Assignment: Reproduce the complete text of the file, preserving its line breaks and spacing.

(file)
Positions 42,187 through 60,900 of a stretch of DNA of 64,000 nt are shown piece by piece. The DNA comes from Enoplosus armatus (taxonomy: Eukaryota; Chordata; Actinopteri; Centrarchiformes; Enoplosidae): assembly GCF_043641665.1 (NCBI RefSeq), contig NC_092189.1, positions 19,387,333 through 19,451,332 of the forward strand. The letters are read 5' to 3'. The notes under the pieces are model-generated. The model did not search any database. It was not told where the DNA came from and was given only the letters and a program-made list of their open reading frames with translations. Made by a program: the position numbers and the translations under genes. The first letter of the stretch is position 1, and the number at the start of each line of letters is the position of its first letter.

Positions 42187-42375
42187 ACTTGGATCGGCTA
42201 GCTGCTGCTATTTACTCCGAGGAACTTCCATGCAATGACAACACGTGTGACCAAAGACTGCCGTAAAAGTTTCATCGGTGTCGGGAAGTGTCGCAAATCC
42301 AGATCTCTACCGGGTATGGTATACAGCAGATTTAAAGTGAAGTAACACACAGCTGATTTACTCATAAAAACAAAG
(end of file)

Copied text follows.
Positions 42,187 through 60,900 of a stretch of DNA of 64,000 nt are shown piece by piece. The DNA comes from Enoplosus armatus (taxonomy: Eukaryota; Chordata; Actinopteri; Centrarchiformes; Enoplosidae): assembly GCF_043641665.1 (NCBI RefSeq), contig NC_092189.1, positions 19,387,333 through 19,451,332 of the forward strand. The letters are read 5' to 3'. The notes under the pieces are model-generated. The model did not search any database. It was not told where the DNA came from and was given only the letters and a program-made list of their open reading frames with translations. Made by a program: the position numbers and the translations under genes. The first letter of the stretch is position 1, and the number at the start of each line of letters is the position of its first letter.

Positions 42187-42375
42187 ACTTGGATCGGCTA
42201 GCTGCTGCTATTTACTCCGAGGAACTTCCATGCAATGACAACACGTGTGACCAAAGACTGCCGTAAAAGTTTCATCGGTGTCGGGAAGTGTCGCAAATCC
42301 AGATCTCTACCGGGTATGGTATACAGCAGATTTAAAGTGAAGTAACACACAGCTGATTTACTCATAAAAACAAAG